Sick and Tired: Tracking paths to chronic fatigue

Stressful experiences and a genetic predisposition toward emotional turmoil contribute to some cases of chronic fatigue syndrome, two new studies indicate.

The investigations, published in the November Archives of General Psychiatry, add to growing evidence that several varieties of chronic fatigue syndrome (CFS) occur, each with distinct causes.

CFS affects roughly 800,000 people in the United States. It’s characterized by disabling fatigue lasting 6 months or more and at least four of eight other symptoms: muscle pain, joint pain, memory or concentration loss, unusual fatigue after exercise, unrefreshing sleep, tender lymph nodes, headaches, and sore throat.

In the first of the new studies, psychologist Christine Heim of Emory University School of Medicine in Atlanta and her coworkers found that adults with CFS report a greater number of traumatic circumstances in their childhoods than other adults do.

From a representative sample of Wichita, Kan., residents, the researchers identified 43 individuals with CFS and 60 others with no fatigue problems. Two-thirds of the CFS group reported childhood experiences of emotional, physical, or sexual abuse or emotional or physical neglect. Only one-third of the nonfatigued group reported such traumas.

CFS rates were highest for individuals who cited more than one type of childhood trauma and for those who endured especially severe ordeals, Heim’s team says. Depression, anxiety, and post-traumatic stress disorder also appeared frequently in participants with childhood traumas.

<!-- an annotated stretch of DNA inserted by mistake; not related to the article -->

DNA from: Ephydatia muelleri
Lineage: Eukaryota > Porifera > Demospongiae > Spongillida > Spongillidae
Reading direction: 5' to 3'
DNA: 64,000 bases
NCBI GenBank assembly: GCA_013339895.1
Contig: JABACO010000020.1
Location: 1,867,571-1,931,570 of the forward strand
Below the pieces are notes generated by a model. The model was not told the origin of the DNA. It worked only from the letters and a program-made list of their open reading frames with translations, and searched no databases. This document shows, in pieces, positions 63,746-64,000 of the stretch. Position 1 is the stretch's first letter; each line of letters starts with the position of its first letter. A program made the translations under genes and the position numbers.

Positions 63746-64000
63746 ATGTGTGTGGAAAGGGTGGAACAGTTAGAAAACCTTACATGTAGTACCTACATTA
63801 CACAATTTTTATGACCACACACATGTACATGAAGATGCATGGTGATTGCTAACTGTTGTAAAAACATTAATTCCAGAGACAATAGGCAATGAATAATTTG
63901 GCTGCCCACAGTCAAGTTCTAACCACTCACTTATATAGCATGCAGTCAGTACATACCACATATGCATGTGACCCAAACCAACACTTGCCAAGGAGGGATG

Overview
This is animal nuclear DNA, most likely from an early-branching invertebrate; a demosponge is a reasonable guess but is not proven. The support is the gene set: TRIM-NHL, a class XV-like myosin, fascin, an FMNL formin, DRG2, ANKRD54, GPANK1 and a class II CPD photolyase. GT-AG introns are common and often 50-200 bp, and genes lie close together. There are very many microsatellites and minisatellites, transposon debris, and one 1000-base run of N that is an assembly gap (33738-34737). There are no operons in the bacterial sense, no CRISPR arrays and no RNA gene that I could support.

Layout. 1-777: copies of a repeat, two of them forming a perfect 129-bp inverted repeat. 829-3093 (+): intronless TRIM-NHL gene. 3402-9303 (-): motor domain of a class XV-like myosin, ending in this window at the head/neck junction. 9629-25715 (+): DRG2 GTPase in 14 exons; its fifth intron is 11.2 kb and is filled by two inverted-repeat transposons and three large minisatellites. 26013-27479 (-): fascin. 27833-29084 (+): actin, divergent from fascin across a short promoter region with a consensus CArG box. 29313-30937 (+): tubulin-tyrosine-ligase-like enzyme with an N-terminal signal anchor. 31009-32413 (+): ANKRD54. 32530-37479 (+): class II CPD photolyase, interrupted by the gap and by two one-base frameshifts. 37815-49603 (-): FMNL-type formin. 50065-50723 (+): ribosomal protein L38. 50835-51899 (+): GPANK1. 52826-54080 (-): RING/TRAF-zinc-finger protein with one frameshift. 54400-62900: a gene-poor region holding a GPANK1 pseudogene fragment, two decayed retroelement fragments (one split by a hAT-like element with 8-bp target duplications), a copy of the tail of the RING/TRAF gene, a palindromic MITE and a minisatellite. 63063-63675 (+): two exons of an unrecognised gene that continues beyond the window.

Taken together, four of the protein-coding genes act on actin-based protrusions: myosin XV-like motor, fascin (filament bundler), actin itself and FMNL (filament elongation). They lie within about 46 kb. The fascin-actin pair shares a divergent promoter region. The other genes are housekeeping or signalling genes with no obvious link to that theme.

In some people, profound stress during childhood impairs the brain’s responses to new challenges, the researchers propose. This process sets the stage for a number of ailments, including CFS, in their view.

The second new study, led by epidemiologist Nancy L. Pedersen of the Karolinska Institute in Stockholm, included 19,192 Swedish twins born between 1935 and 1958 and interviewed from 1998 to 2002. In that population of identical and fraternal twins, 447 individuals had CFS and another 1,120 reported disabling fatigue without four of the other symptoms.

Nearly one-fourth of these fatigue-troubled participants described their daily lives as “very stress filled,” compared with 13 percent of the others. High stress levels contributed to CFS and persistent fatigue independently of each twin’s genetic makeup, the scientists found.

The team also considered a personality tendency to experience emotional distress. Twins who scored high on this measure displayed a higher CFS rate than those with low scores did. The study revealed that genetic influences on this trait promote “chronic fatigue–like illness,” the researchers speculate.

Since many adults with CFS in the new studies didn’t report childhood traumas or severe daily stress, the new findings don’t support the controversial notion that CFS is a by-product of depression, comments psychologist Leonard A. Jason of DePaul University in Chicago.

In a related study described in the Sept. 16 British Medical Journal, a team led by psychiatrist Ian Hickie of Sydney (Australia) University reports that 29 of 253 people who became infected with any of three viruses, including Epstein-Barr virus, developed CFS soon afterward. Preexisting stress or psychological ailments played no role in these CFS cases, the authors say.

Several genes that contribute to the body’s stress-response system have also been linked to CFS.

Bruce Bower has written about the behavioral sciences for Science News since 1984. He writes about psychology, anthropology, archaeology and mental health issues.

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